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Southern Sweet Potatoes

Recipe from Jess@CookingisMySport

Ingredients

  • 3/4 cup liquid bacon grease
  • 4 lbs sweet potatoes, scrubbed, sliced into thin rounds (peeled or not is up to you)
  • 1 large yellow onion, thinly sliced
  • Onion Powder to taste
  • Garlic powder to taste
  • Salt, to taste
  • Pepper, to taste

 

Directions

Heat a cast iron skillet or nonstick pan over medium high heat.

Drizzle about 2 tbsp of the bacon grease into the pan, swirl about to evenly cover the surface.

Add enough potatoes and onions to pan to fill up. (You will have to do this in multiple batches).Sprinkle a generous coating of the onion powder, garlic powder over the potatoes and onions. Stir to evenly coat, then add a little bit more if necessary.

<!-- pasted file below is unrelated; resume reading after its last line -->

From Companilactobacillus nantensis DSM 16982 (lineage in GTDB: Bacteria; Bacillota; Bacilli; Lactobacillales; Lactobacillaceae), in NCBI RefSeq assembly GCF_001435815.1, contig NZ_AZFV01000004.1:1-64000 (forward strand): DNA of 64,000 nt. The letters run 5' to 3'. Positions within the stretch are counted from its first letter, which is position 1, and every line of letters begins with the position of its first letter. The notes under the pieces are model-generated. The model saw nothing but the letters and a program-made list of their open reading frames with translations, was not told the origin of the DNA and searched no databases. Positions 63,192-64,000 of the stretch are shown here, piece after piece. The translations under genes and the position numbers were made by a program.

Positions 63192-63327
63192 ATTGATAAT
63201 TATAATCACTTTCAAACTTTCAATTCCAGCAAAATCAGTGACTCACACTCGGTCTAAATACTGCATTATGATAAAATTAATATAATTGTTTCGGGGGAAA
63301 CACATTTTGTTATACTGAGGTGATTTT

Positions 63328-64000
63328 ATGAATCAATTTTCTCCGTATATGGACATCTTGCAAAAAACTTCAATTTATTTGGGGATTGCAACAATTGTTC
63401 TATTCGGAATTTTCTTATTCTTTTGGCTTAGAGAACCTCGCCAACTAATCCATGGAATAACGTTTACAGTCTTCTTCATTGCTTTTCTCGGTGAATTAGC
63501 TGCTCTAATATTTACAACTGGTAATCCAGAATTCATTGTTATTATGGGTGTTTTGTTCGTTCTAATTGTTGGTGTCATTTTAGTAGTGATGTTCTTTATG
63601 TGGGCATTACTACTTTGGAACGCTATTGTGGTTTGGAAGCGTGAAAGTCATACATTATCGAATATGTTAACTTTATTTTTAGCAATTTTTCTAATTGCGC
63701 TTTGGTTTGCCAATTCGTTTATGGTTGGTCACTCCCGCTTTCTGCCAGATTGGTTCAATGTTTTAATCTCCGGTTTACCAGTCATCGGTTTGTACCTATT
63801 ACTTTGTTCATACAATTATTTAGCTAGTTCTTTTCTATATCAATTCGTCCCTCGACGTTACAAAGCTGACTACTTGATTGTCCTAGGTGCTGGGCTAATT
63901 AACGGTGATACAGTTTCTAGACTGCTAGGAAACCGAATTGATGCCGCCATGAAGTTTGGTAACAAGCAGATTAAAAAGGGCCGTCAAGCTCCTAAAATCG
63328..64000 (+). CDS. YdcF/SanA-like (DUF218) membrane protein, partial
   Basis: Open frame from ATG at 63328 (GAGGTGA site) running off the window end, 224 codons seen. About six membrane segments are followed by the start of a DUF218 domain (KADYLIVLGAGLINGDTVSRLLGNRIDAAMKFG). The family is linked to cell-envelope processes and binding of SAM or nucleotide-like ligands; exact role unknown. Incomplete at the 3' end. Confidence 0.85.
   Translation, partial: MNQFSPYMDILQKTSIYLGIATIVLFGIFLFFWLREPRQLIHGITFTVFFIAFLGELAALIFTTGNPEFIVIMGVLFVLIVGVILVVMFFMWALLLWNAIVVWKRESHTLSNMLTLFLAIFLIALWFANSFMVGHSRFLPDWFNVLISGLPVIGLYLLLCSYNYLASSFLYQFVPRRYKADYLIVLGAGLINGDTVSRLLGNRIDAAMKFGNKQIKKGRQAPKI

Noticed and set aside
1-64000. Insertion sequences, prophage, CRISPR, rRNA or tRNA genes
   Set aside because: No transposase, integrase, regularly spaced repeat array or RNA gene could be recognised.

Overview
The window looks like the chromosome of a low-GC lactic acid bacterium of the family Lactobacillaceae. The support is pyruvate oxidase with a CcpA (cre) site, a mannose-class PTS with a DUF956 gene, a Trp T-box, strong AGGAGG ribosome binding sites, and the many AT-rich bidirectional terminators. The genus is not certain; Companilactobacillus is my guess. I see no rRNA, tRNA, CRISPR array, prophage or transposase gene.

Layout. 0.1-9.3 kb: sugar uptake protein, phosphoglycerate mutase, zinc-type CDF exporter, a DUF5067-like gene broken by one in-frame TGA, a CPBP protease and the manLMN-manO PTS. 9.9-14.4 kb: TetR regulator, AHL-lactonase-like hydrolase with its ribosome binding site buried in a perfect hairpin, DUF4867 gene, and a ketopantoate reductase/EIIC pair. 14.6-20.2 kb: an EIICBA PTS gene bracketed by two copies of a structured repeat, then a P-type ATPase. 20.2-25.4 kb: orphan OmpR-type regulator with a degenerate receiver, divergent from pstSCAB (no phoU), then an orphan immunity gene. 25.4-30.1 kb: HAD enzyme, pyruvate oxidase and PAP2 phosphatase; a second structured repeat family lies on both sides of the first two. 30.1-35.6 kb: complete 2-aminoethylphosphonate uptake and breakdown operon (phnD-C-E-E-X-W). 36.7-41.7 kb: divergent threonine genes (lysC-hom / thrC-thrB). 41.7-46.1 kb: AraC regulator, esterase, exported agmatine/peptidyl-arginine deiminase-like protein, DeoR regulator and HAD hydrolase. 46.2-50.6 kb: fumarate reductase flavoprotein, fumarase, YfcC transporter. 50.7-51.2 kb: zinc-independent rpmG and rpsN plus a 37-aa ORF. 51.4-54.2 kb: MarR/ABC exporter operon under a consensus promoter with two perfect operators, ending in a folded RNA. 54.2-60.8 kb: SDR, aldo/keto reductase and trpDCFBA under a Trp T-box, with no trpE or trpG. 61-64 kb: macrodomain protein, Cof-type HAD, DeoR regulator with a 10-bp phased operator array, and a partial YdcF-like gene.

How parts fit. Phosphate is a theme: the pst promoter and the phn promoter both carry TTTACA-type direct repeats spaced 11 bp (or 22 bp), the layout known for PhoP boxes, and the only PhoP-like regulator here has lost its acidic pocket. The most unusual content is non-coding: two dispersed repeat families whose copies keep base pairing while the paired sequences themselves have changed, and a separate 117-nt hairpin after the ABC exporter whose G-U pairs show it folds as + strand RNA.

Add the salt and pepper to the potatoes and onions (be a little less generous with these, I typically do about 1 tsp of each per batch).

Cover the pan and allow to cook until potatoes are brown, tender and slightly crisp at the edges, stirring occasionally to avoid sticking at the bottom of the skillet.

Repeat steps 2-6 in batches with the remaining potatoes and onions and serve.

Sharing at Fiesta Friday #271, co-hosted this week by  Ai @ Ai Made It For You and Angie @ Fiesta Friday.

Corn Bubble Bread

I love going to discount/used bookstores. When I younger, my mom would take us downtown for weekly trips to the public library and there was a discount bookstore in the basement called The Book Burrow where you could buy books for literal pocket change. It was a dim place with exposed water/gas pipes, stained ceilings, and flickering lights. It had the unmistakable ‘old book smell’ that I will never forget.

And I loved going. LOVED it.